Recently, Ripple has filed a motion in court to force the United States SEC to revealed their internal crypto trading policies as the battle between the firm and the government gets fiercer.
An attorney following the SEC vs Ripple case closely, James Filan, revealed recently that Ripples had filed yet another motion requesting whether the employees of the government agency are allowed to own or trade XRP, which is unregistered security according to the agency.
The motion filed on Friday on behalf of the numerous defendants involved (including the Ripple executive chairman, Chris Larsen, and the Ripple Labs CEO, Brad Garlinghouse) asked the District Court sited in New York South to compel the government agency to release data containing the trading policies controlling cryptocurrencies.
What the motion intends to achieve is to compel the SEC to release its anonymized documents that reflect the preclearance decisions on trading, not XRP alone in this case but BTC and Ethereum. Through the motion, the defendants further seek the certifications given to the employees in the SEC to hold XRP be it redactions of personal data or aggregate form for all of them.
The defendants stated that all their efforts in the past to lay hold of this information from the Securities and Exchange Commission remain futile. Listing the occasion for meeting, the motion noted that “we met and conferred on different occasions without progress. On this issue, we met on July 8 and 15, August 18 and 25, yet there is nothing to show for it.”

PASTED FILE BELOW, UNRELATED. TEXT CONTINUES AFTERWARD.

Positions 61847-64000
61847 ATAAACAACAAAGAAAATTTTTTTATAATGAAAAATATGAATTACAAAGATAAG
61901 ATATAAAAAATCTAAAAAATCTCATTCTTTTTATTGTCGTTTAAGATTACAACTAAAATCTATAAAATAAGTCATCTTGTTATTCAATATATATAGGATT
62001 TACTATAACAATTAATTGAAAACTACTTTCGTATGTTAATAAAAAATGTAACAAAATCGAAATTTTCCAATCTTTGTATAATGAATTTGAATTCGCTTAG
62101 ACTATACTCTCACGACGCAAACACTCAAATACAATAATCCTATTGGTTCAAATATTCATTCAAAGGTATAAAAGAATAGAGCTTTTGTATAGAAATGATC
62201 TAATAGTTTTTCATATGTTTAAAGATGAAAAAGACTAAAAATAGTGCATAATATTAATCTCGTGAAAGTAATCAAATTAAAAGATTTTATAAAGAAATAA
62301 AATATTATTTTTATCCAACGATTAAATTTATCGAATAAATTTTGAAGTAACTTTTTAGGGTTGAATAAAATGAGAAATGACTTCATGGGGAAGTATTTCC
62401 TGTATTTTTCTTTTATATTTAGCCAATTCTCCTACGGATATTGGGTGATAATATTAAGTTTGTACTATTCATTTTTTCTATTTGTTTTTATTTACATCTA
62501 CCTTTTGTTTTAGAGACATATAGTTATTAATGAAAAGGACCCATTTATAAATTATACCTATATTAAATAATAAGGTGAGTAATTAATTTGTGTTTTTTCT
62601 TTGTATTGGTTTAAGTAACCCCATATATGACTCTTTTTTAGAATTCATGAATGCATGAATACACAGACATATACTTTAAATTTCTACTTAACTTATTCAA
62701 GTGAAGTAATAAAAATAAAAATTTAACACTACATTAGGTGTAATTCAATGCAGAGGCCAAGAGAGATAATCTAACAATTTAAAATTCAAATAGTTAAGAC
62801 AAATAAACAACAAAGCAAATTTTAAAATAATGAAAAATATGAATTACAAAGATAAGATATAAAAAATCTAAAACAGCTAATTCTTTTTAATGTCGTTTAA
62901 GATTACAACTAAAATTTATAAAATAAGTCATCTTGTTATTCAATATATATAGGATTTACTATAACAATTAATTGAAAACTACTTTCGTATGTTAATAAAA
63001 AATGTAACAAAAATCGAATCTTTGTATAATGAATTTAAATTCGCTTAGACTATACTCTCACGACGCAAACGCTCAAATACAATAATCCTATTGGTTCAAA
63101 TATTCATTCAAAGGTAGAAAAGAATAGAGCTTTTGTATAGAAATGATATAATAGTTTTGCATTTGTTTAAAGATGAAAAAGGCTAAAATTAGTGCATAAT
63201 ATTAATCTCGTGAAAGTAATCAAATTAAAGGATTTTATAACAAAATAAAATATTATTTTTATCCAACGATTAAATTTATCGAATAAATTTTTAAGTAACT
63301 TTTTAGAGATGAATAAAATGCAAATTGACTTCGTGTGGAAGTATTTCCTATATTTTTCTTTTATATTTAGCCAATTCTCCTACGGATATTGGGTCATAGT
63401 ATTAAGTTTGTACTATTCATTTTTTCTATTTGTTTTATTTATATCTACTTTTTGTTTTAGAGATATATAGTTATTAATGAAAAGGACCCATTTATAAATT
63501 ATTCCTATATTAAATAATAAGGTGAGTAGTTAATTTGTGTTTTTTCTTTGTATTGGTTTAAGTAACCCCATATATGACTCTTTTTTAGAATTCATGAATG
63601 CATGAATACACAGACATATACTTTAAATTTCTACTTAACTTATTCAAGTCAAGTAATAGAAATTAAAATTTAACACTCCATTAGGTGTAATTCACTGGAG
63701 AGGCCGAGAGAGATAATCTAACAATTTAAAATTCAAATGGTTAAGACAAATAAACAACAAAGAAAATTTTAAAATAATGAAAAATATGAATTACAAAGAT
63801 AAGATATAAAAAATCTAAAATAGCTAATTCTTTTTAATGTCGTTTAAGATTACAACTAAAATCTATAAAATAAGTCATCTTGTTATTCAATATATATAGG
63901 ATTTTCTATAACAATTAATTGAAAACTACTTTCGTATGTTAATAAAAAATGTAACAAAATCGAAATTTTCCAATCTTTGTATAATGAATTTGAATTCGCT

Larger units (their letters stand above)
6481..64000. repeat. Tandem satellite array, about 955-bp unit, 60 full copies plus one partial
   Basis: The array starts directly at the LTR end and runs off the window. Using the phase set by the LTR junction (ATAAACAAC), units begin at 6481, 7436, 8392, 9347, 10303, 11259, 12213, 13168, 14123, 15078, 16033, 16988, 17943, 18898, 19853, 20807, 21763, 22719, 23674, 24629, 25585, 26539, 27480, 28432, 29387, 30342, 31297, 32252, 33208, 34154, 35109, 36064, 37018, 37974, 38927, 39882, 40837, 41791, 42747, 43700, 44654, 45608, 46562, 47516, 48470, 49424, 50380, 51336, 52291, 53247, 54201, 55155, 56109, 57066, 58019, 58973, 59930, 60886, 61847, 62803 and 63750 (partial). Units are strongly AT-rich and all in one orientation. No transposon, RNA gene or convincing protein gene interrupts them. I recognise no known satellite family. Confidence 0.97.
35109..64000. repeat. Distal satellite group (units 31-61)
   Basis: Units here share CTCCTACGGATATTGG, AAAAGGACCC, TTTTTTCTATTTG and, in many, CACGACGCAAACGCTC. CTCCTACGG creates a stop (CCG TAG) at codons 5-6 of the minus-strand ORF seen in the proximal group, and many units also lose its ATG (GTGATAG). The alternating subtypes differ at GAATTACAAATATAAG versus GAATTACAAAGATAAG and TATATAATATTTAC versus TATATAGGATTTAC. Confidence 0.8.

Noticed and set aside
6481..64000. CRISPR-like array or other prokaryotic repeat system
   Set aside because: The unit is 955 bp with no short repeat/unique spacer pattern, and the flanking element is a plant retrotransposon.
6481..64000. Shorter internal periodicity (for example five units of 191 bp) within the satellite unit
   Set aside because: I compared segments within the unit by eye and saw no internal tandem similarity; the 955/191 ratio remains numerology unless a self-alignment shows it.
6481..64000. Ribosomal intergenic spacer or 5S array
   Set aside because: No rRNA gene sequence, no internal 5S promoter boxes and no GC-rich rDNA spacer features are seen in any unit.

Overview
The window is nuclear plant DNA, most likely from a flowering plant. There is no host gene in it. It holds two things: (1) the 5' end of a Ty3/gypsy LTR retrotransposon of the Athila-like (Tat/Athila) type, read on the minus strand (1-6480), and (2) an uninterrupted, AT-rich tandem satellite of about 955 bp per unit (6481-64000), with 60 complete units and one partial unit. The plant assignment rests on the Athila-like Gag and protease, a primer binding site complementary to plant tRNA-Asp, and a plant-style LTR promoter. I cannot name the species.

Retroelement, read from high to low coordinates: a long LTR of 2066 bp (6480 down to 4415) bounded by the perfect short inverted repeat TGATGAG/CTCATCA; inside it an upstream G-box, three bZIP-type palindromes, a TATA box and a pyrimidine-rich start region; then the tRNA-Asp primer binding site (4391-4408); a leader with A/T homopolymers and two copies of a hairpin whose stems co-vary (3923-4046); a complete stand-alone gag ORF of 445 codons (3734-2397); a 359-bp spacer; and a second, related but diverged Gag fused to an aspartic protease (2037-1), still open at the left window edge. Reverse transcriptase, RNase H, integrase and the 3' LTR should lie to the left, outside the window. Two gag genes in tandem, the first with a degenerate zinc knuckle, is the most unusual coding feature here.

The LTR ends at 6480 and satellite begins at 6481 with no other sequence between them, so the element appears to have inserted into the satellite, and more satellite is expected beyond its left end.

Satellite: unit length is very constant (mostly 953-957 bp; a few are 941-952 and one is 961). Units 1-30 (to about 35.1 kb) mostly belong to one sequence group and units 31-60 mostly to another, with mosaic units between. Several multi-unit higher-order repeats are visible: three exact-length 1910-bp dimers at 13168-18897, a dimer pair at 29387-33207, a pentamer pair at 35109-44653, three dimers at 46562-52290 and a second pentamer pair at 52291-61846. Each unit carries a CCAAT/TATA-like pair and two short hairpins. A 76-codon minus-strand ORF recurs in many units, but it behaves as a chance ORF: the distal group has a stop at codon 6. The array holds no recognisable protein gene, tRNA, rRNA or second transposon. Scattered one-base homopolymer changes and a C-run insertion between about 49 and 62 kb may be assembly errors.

The recent legal efforts took by Ripple come as a virtual meeting was scheduled with the regulator to discuss the pending motion that will make the SEC release the bunch of documents believed will ensure fair judgment.
The Magistrate Judge in the District Court of New York South, Sarah Netburn, however, schedules the meeting for the 31st of August.
Walking down the memory lane, the United States Securities and Exchange Commission filed a lawsuit against Ripple late last year, claiming the XRP is unregistered security. The judge, however, ruled in favour of Ripple last month, allowing the perspective of William Hinman in the Division of Corporation Finance of the SEC.